Parents fighting on street in Tullamore told to stay off drink as judge suspends six-month jail sentences
Six-month prison sentences imposed on a husband and wife who were the subject of a Tusla report were suspended on condition they both abstain from alcohol.
The man, 32, and the woman, 30, had previously pleaded guilty to assault at Hayes Cross in Tullamore on December 27, 2019.
A report from Tusla was ordered after Judge Catherine Staines said she was concerned about their four children having heard the couple were fighting with each other on the street.
Defending solicitor Ciara Macklin said parenting courses had been completed by both defendants and certificates had been issued.
Ms Macklin said the couple had also been required to attend alcohol awareness courses but encountered difficulties in finding one, partly because they had literacy problems. The solicitor said she had lost count of the number of times she had made phone calls and written emails to find a course.
Judge Staines noted that Tusla had carried out their report and were satisfied everything was alright.
The judge said the mother had 68 previous convictions but she congratulated her for doing the parenting course and said she hoped she learned something from it. Ms Macklin assured her that she did.
Judge Staines said Mr Joyce had 33 previous convictions and his problem was alcohol, as was the case with his wife, hence her decision to impose a sentence but suspend it for a year on condition they abstain.
A previous court sitting was told that when gardai arrived at Hayes Cross they found the couple physically and verbally assaulting each other and shouting and roaring outside Supermac's. The man punched his wife in the face and she was pushing back at him.
The man was said to be co-operative following his arrest and his wife was not under the influence of alcohol at the time. Most of the woman's previous convictions were for theft and road traffic offences but she also had convictions for public drunkenness, most recently in 2016.
The court heard that on the night of the incident the children, aged between four and 10, were with their maternal grandmother. Ms Mackin said they were on a night out which happened “very irregularly” and the father had quite a lot to drink. They went to Supermac's and his wife was trying to get home but he wasn't co-operating and a row broke out.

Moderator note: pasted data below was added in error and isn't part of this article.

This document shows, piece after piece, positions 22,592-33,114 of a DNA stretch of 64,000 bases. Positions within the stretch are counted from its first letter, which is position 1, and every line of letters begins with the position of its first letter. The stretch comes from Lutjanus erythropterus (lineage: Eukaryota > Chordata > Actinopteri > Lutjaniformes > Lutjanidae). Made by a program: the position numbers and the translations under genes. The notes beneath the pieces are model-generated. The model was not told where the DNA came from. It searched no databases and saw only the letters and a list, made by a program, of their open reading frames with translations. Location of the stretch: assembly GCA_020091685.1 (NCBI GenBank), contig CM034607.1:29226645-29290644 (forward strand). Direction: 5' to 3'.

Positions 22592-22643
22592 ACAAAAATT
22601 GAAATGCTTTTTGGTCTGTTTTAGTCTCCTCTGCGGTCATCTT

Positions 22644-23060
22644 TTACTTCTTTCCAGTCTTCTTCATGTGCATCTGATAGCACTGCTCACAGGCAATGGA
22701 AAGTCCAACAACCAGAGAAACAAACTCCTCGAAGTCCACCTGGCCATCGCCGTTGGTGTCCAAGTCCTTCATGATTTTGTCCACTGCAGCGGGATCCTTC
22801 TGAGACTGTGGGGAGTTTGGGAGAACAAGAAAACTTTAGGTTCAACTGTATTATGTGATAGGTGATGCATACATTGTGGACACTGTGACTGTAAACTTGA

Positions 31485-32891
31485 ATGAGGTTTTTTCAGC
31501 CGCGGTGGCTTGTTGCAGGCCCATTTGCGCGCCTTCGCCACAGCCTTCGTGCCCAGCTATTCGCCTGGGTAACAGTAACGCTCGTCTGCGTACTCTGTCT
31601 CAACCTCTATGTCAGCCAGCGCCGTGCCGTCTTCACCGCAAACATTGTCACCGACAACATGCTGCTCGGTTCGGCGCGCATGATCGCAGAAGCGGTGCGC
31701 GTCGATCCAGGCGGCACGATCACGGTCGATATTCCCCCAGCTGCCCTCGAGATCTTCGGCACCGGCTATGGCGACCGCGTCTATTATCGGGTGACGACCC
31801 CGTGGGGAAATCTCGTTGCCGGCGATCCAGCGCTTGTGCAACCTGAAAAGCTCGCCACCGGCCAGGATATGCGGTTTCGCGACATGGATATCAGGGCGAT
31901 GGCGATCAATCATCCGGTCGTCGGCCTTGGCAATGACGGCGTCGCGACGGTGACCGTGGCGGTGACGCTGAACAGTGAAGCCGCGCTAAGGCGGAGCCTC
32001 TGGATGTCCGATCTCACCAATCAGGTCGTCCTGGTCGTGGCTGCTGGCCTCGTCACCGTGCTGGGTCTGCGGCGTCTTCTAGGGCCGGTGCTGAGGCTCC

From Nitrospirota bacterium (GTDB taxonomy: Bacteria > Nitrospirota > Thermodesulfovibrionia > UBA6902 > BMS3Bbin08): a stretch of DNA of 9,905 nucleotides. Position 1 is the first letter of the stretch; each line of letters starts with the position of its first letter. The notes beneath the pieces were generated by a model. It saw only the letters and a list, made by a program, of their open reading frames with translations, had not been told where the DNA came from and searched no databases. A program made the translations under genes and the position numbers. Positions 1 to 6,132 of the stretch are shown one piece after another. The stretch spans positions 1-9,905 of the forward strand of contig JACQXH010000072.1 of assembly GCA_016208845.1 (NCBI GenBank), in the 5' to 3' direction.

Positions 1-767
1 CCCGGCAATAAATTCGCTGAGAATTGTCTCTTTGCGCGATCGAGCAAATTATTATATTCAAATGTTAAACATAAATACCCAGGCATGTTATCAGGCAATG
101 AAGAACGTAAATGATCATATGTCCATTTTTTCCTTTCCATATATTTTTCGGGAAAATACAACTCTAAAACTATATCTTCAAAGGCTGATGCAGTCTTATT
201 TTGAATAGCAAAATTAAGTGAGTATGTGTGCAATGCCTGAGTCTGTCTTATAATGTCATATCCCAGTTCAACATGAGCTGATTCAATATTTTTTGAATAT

When Judge Staines pointed out to Ms Macklin that the husband had punched his wife in the face, the solicitor said the woman had given “back what she got” and there was no justification for what happened.
They had not made complaints against each other, the solicitor added, and the male accused had not drunk since then and he accepted that drink was the cause of a lot of his problems.
Reading a probation report which had been prepared for the court, Judge Staines said the father had limited insight into his behaviour and minimised his wrongdoing by attributing it solely to being intoxicated.
She said the man insisted the incident was a one-off despite being accused separately of being drunk in charge of a child, possession of knives and theft.
The report said the man had done community service on numerous occasions but had a poor attitude and previously received a suspended one-year sentence for violent disorder.
The report further said the man had never worked and was considered very high risk for reoffending.
Ms Macklin said that in her dealings with the father, she found that his focus and concentration was very poor and she would not be surprised if he had ADHD, as his child had.
The solicitor added that the man's wife had accepted his apology and he had not been in trouble since.
Judge Staines said her main concern was for the children because the case before her was one where one parent was totally intoxicated and had punched his wife in the face and she had admitted assaulting him.
She ordered the report from Tusla to make sure the children were safe and being looked after.
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